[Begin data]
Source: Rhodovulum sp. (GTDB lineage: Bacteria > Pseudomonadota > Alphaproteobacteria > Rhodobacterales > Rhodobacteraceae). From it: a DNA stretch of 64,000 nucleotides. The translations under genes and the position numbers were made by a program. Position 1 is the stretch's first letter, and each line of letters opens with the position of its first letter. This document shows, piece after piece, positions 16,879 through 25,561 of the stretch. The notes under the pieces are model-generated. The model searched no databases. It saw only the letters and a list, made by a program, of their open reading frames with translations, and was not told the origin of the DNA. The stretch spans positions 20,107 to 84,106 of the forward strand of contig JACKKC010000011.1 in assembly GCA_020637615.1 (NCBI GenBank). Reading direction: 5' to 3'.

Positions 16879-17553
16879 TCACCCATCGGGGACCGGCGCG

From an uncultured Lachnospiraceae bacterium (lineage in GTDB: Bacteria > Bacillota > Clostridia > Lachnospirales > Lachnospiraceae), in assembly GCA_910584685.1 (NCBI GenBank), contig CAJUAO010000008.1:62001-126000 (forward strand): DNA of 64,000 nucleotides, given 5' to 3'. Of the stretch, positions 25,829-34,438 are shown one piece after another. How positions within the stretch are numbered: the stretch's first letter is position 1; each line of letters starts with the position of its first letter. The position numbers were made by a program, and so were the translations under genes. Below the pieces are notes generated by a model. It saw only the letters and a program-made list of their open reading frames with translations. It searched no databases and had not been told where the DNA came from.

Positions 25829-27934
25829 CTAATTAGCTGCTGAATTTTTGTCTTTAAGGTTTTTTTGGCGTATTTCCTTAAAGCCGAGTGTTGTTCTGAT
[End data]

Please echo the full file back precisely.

Source: Rhodovulum sp. (GTDB lineage: Bacteria > Pseudomonadota > Alphaproteobacteria > Rhodobacterales > Rhodobacteraceae). From it: a DNA stretch of 64,000 nucleotides. The translations under genes and the position numbers were made by a program. Position 1 is the stretch's first letter, and each line of letters opens with the position of its first letter. This document shows, piece after piece, positions 16,879 through 25,561 of the stretch. The notes under the pieces are model-generated. The model searched no databases. It saw only the letters and a list, made by a program, of their open reading frames with translations, and was not told the origin of the DNA. The stretch spans positions 20,107 to 84,106 of the forward strand of contig JACKKC010000011.1 in assembly GCA_020637615.1 (NCBI GenBank). Reading direction: 5' to 3'.

Positions 16879-17553
16879 TCACCCATCGGGGACCGGCGCG

From an uncultured Lachnospiraceae bacterium (lineage in GTDB: Bacteria > Bacillota > Clostridia > Lachnospirales > Lachnospiraceae), in assembly GCA_910584685.1 (NCBI GenBank), contig CAJUAO010000008.1:62001-126000 (forward strand): DNA of 64,000 nucleotides, given 5' to 3'. Of the stretch, positions 25,829-34,438 are shown one piece after another. How positions within the stretch are numbered: the stretch's first letter is position 1; each line of letters starts with the position of its first letter. The position numbers were made by a program, and so were the translations under genes. Below the pieces are notes generated by a model. It saw only the letters and a program-made list of their open reading frames with translations. It searched no databases and had not been told where the DNA came from.

Positions 25829-27934
25829 CTAATTAGCTGCTGAATTTTTGTCTTTAAGGTTTTTTTGGCGTATTTCCTTAAAGCCGAGTGTTGTTCTGAT